Another evocative deepfake is a 2020 HBO documentary about LGBTQ people. “Welcome To Chechnya” tells the story of people who were illegally detained, tortured, and discriminated against in Chechnya because of their orientation or gender. Volunteers allowed their faces to be filmed to cover the faces of the anonymous survivors so they could safely share their stories.
A first-ever AI march against animal cruelty was organized by non-profit organization UAnimals together with Reface app. Due to COVID, an offline event was canceled, but face-swap tech helped to make it digital. People could see their faces on videos from the march and participate without physical presence.
👘Сlothes that don't exist
The fashion market is slowly switching to digital clothing. Among these pioneers are the world's first digital fashion brand, The Fabricant, and the Ukrainian virtual clothing startup, DressX. To make a purchase, you upload a photo of yourself and the digital print of a garment is placed on it. Done! Impossible to wear it in real life, but it’s ready to publish on social media.
🤖 Digital Humans
Let's clarify one thing. Digital humans as technology don't quite fit into synthetic media as a category. It’s better to call them a kind of conversational AI, rather than AI-generated media.
But some parts of the tech stack of these wonderful creatures, like their voices and virtual appearance, clearly involve elements of synthetic media.
For example, Amazon Polly speech synthesis, Aflorithmic, Lyrebird, Sensei by Adobe, and WellSaid Labs may well be considered synthetic media (as well as language models like GPT-3) and can absolutely help a business grow.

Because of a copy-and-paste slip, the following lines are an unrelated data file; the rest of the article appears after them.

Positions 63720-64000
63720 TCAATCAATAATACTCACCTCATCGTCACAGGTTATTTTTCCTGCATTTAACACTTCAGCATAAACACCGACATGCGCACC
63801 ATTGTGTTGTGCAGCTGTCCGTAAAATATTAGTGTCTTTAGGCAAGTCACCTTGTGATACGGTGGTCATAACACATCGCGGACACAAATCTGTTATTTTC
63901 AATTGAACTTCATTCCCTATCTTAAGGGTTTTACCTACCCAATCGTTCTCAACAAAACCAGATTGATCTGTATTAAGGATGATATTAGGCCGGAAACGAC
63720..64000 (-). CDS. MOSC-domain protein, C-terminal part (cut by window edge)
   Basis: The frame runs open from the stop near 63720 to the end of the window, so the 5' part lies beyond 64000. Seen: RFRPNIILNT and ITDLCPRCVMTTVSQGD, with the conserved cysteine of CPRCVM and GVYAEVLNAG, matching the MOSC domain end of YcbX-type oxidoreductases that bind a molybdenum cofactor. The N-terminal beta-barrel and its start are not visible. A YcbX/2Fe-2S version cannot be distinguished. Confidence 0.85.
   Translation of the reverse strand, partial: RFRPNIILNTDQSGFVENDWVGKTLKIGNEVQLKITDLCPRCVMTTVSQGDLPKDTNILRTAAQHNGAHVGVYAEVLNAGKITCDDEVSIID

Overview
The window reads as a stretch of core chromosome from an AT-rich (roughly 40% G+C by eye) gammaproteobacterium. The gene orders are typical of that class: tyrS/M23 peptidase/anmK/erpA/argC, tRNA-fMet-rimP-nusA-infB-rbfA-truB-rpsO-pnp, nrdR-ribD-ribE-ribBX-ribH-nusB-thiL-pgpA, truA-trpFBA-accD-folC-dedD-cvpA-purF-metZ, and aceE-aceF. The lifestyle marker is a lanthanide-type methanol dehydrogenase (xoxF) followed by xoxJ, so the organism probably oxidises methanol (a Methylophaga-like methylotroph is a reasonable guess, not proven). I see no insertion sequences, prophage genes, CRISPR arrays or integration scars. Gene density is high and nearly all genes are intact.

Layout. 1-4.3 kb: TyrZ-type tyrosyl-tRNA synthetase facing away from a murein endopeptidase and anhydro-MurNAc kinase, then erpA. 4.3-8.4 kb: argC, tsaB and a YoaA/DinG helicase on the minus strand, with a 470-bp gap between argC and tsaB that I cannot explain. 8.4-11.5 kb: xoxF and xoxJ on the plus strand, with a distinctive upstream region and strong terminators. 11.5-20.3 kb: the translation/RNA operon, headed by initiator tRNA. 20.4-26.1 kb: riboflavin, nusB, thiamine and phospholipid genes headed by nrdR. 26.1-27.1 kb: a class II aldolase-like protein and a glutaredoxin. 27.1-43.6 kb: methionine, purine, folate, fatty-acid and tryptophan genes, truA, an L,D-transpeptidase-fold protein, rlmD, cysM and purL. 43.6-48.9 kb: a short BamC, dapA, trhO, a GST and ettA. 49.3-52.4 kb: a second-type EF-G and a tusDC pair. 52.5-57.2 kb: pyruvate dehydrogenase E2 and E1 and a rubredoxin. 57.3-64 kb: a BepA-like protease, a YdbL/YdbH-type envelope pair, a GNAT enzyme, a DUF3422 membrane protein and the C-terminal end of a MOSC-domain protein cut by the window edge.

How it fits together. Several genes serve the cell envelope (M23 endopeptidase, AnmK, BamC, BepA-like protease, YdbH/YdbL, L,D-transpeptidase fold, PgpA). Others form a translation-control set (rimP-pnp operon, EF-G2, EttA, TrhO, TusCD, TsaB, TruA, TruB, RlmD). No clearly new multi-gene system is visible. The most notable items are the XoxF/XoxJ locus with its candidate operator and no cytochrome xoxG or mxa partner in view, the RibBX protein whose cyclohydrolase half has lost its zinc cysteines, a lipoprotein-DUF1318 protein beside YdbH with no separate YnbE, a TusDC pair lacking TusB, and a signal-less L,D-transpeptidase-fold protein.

- Chinese virtual influencer Ling debuted in May 2020
- The brand’s voice: Frank is an artificial person from Samsung
🎊 For fun
Gone are the days of thiscatdoesnotexist. Welcome to a small sect in which fans add Nicolas Cage to movie scenes in which he never acted
There are also many sites where people can find their doppelgängers. These platforms use artificial intelligence and machine learning to highlight similar faces in photos uploaded by users.
- Digital Andy Serkis performs Shakespeare’s Macbeth
- Last year, the app Endel released an endless lullaby based on AI as part of a collaboration with Canadian singer Grimes.
Despite all these positive examples of using synthetic media (and we mentioned only the most interesting among recent ones), the media coverage of this topic remains 95% negative. We believe it's time to change the conversation around synthetic media and to focus on the real business value it is generating today.